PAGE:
> In Romans 8:22, Paul writes, "For we know that the whole creation groaneth
> and travaileth in pain together until now." This verse seems to indicate
> that the entire creation was cursed, not mankind alone.
>
> I would have to agree, though, that "nowhere in scripture does it say that
> death, came to all of creation after the fall, only death to man."
However,
> I also agree with the argument that, if there were death and suffering
> before the fall, it seems strange that God would call such a creation
"very
> good." That death and suffering, both of man and animals, are a result of
> the Fall seems to make sense to me.
>
> In Christ,
> Mike
>
>
> -----Original Message-----
> From: asa-owner@lists.calvin.edu [mailto:asa-owner@lists.calvin.edu] On
> Behalf Of jack syme
> Sent: Friday, September 17, 2004 4:12 PM
> To: Alexanian, Moorad; George Murphy; Dawsonzhu@aol.com; Sheila Wilson;
> AmericanScientificAffiliation
> Subject: Re: flying saucer
>
> CS Lewis, as much as I like him, does not have the authority of scripture.
>
> If you look carefully at Old Testament, and New Testament passages of the
> effects of the fall on creation, it is limited to its effects on mankind,
> with the exception that the serpent was made to crawl on its belly.
> Otherwise the effects are, pain in childbirth, and mankind having to work
> the soil to get it to produce. Which I guess is some effect on creation
> other than mankind. And death to man.
>
> But, nowhere in scripture does it say that death, came to all of creation
> after the fall, only death to man. And Christ's death and resurrection
was
> to save man, not sub human creation; to reverse the death brought by
Adam.
>
> My belief, is that the fall caused death to come to mankind. And by that
I
> mean spiritual death, a seperation from God, banishment from the garden,
> away from the tree of life. And that creation now is, with a few notable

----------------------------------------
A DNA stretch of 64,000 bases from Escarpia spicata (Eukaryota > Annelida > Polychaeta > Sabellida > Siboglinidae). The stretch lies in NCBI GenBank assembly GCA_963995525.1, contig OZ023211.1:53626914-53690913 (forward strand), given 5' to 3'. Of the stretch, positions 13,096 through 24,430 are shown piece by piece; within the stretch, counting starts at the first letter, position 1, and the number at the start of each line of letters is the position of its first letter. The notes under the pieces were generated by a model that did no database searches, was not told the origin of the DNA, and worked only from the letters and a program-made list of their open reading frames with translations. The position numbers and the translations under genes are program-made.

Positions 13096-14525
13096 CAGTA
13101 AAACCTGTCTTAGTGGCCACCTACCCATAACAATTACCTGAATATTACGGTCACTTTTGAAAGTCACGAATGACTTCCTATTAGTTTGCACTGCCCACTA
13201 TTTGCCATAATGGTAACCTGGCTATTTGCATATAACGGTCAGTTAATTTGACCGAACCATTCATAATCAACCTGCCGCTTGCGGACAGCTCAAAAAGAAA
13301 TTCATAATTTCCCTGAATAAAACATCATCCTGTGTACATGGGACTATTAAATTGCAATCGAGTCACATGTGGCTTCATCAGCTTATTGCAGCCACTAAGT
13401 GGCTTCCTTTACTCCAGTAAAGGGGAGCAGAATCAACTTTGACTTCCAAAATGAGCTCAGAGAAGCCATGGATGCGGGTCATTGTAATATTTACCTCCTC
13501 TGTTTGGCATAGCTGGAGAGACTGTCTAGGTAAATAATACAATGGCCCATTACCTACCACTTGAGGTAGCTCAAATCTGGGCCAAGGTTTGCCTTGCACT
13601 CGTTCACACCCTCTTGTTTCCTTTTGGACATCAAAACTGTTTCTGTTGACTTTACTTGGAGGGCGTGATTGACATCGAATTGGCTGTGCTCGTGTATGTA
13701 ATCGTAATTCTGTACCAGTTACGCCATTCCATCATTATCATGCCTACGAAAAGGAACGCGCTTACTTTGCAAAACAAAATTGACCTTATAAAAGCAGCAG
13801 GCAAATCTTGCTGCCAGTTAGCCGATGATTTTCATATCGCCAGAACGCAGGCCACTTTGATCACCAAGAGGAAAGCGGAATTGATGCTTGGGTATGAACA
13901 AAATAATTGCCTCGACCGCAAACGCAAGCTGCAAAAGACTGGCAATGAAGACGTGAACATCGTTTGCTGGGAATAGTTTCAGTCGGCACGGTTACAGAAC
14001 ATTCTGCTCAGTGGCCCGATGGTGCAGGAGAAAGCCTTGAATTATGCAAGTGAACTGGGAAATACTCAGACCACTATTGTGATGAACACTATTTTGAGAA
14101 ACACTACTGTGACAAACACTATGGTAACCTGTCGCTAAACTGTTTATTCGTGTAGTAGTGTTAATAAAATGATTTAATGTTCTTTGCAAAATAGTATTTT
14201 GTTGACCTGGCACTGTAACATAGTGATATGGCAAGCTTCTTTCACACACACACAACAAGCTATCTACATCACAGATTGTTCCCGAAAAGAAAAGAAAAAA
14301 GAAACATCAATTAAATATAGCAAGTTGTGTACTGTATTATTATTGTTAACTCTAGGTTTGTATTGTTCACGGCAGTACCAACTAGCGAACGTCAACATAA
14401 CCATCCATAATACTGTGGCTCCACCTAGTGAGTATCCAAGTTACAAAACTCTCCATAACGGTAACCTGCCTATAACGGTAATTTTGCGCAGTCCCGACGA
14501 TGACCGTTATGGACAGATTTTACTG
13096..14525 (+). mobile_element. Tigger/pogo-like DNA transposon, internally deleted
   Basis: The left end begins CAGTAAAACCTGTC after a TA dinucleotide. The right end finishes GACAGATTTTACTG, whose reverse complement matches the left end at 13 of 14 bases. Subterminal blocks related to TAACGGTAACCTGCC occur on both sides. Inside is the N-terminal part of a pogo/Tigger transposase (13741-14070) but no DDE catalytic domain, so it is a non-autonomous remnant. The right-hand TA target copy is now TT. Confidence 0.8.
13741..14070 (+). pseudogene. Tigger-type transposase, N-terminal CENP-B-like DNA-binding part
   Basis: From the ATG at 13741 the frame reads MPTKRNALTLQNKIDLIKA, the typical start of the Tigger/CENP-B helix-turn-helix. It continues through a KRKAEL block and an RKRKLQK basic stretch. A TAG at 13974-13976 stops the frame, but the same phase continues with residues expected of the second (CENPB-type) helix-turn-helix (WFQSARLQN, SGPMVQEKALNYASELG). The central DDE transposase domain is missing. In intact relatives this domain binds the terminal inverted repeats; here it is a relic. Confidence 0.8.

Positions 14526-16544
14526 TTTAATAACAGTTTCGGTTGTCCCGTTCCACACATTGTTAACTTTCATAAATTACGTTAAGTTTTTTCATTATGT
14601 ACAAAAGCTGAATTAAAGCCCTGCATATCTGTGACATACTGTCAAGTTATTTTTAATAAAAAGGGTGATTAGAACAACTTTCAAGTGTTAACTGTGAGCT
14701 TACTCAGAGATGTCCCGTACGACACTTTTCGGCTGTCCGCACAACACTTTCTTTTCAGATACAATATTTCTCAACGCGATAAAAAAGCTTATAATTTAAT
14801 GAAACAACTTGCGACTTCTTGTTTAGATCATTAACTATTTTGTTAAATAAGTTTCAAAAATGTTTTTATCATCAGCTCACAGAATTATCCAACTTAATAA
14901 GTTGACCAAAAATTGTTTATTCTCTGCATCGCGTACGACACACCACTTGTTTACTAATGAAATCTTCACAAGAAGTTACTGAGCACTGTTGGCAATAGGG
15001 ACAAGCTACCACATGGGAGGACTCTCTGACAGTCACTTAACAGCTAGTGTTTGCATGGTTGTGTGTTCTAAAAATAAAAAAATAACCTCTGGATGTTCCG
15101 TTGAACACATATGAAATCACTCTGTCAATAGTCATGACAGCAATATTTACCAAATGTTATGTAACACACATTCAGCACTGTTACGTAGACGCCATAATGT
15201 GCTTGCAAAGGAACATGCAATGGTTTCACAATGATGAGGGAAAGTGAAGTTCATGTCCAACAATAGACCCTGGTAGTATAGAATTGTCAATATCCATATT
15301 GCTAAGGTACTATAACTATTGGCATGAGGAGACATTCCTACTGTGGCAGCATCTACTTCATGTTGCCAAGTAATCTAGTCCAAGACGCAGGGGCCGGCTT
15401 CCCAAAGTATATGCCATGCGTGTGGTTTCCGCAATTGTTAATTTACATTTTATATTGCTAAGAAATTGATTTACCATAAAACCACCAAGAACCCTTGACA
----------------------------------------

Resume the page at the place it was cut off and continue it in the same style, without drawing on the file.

> exceptions, not essentially different than it was prior to the fall.
Other
> than the blemishes our behaviors have given it.
>
>
> ----- Original Message -----
> From: "Alexanian, Moorad" <alexanian@uncw.edu>
> To: <drsyme@cablespeed.com>; "George Murphy" <gmurphy@raex.com>;
> <Dawsonzhu@aol.com>; "Sheila Wilson" <sheila-wilson@sbcglobal.net>;
> "AmericanScientificAffiliation" <asa@calvin.edu>
> Sent: Friday, September 17, 2004 12:24 PM
> Subject: RE: flying saucer
>
>
> > C.S. Lewis wrote: "Man is to be understood only in his relation to God.
> The beasts are to be understood only in their relation to man and, through
> man, to God." It is safe to say that man's redemption allows for the
> restoration of the animal kingdom to its original form--whatever that was.
> >
> > Moorad
> >
> > ________________________________
> >
> > From: drsyme@cablespeed.com [mailto:drsyme@cablespeed.com]
> > Sent: Fri 9/17/2004 11:33 AM
> > To: Alexanian, Moorad; drsyme@cablespeed.com; George Murphy;
> Dawsonzhu@aol.com; Sheila Wilson; AmericanScientificAffiliation
> > Subject: Re: flying saucer
> >
> >
> >
> > Christ? Are you claiming that he came to save animals
> > too?
> >
> >
> > On Fri, 17 Sep 2004 10:03:47 -0400
> > "Alexanian, Moorad" <alexanian@uncw.edu> wrote:
> > >Christ.
> > >
> > >Moorad
> > >
> > >
> > >-----Original Message-----
> > >From: drsyme@cablespeed.com
> > >[mailto:drsyme@cablespeed.com]
> > >Sent: Friday, September 17, 2004 9:55 AM
> > >To: Alexanian, Moorad; George Murphy; Dawsonzhu@aol.com;
> > >Sheila Wilson;
> > >AmericanScientificAffiliation
> > >Subject: Re: flying saucer
> > >
> > >On Fri, 17 Sep 2004 08:46:02 -0400
> > > " My statement meant
> > >>that man cannot
> > >>by himself reverse the consequences of the Fall, which I
> > >>believe also
> > >>affect the animals.
> > >>
> > >>Moorad
> > >>
> > >
> > >What biblical evidence do you have to support this
> > >belief?
> >
> >
> >
>
>
>
>
>
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Received on Sat Sep 18 17:50:58 2004